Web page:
Tuesday, March 2, 2010

Following links to Cassandra

The world of extreme ultra-high-end scalable systems begins with Google, and their well-known technologies: BigTable, GFS, Map/Reduce, Protocol Buffers, and so forth. But that world certainly doesn't end with Google; it's a big world, and there's lots of fascinating work being done at places like Amazon, Flickr, Yahoo, and more.

Recently, I started at Curt Monash's DBMS2 blog, where I found an introductory essay about Cassandra.

That led me to Todd Hoff's essay on Cassandra versus sharded MySQL.

That led me to Evan Weaver's overview article about Cassandra and how it fits in at Twitter, complete with this great hand-drawn image: .

That led me to the Cassandra wiki at the Apache Software Foundation.

That led me to the video lecture by Eric http://www.blogger.com/img/blank.gifEvans of Rackspace, and to the paper by Lakshman and Malik about Cassandra at Facebook, as well as to Lakshman's earlier work as part of the Dynamo project at Amazon.

I'm still wrapping my head around these eventually-consistent, non-relational data stores; after all, I'm a relational DBMS guy from a long time back. The Cassandra papers are quite approachable, and give a lot of fascinating insight into the behavior of these systems:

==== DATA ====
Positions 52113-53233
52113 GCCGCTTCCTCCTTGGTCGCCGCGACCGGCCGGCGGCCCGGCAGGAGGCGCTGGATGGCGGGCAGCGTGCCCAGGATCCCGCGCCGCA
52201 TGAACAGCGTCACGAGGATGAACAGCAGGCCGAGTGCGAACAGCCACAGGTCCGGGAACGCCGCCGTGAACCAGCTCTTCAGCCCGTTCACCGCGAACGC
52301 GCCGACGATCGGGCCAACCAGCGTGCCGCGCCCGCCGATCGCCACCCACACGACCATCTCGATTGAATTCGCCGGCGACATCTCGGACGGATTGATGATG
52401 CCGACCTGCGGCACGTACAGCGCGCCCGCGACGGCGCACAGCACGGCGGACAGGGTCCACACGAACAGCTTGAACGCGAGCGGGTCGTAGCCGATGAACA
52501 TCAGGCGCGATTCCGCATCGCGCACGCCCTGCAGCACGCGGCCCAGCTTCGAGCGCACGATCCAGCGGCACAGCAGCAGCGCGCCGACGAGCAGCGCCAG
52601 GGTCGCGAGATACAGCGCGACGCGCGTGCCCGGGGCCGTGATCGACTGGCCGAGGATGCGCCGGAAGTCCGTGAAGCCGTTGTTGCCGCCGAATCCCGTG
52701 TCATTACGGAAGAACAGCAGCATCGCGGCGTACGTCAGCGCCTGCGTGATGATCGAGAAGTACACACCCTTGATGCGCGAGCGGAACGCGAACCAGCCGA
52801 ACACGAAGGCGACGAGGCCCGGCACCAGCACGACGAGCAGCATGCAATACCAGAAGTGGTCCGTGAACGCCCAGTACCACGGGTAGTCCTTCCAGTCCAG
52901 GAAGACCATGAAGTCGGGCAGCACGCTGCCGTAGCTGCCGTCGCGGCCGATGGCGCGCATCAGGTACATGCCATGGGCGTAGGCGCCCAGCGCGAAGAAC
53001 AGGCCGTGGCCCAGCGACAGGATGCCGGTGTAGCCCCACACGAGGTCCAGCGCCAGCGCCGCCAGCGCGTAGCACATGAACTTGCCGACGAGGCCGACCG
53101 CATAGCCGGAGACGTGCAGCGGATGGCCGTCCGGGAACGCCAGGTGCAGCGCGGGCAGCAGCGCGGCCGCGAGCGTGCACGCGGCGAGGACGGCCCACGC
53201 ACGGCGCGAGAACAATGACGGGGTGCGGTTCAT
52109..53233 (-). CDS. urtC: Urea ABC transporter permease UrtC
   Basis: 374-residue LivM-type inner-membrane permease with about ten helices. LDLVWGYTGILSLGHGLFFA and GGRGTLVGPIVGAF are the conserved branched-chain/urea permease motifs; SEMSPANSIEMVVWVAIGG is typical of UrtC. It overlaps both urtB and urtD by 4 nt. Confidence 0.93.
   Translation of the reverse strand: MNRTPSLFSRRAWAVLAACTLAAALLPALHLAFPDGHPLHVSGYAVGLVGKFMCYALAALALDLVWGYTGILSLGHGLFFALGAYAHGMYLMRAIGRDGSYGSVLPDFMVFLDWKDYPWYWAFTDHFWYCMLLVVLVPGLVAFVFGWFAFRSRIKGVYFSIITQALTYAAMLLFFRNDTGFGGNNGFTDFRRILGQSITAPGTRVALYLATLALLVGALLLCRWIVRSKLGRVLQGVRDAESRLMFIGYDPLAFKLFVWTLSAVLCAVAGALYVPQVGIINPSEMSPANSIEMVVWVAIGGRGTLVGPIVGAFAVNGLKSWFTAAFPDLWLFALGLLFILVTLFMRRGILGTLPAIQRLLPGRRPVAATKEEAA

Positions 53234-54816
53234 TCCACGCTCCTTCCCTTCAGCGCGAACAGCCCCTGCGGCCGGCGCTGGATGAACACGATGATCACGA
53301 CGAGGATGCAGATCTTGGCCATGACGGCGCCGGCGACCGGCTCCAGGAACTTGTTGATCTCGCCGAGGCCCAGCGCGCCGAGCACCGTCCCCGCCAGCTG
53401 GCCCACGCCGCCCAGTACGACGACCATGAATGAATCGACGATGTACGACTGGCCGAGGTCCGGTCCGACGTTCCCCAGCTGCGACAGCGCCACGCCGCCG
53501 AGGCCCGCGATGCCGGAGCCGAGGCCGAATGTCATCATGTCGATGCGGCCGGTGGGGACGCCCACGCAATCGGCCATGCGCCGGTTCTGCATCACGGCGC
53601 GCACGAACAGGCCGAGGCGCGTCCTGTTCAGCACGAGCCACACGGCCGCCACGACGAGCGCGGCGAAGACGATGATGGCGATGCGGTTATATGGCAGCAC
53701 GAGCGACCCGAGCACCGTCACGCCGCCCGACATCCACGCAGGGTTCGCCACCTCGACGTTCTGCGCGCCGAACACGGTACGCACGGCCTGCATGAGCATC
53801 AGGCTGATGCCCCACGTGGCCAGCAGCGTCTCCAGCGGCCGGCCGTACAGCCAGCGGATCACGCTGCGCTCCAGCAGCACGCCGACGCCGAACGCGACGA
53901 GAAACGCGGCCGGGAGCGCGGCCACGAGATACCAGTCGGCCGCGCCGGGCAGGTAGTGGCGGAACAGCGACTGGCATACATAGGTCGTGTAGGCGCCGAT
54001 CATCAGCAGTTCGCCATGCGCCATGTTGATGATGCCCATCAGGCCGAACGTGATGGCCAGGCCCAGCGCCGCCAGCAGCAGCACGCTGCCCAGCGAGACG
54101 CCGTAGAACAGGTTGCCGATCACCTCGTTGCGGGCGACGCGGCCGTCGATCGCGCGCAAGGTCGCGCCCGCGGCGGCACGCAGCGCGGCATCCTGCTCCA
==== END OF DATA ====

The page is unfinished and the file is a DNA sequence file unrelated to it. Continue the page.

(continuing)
we will focus on the core distributed systems techniques used in Cassandra: partitioning, replication, membership, failure handling, and scaling. All these modules work in synchrony to handle read/write requests. Typically a read/write request for a key gets routed to any node in the Cassandra cluster. The node then determines the replicas for this particular key. For writes, the system routes the requests to the replicas and waits for a quorum of replicas to acknowledge the completion of the writes. For reads, based on the consistency guarantees required by the client, the system either routes the requests to the closest replica or routes the requests to all replicas and waits for a quorum of responses.

On we go; the learning never stops!

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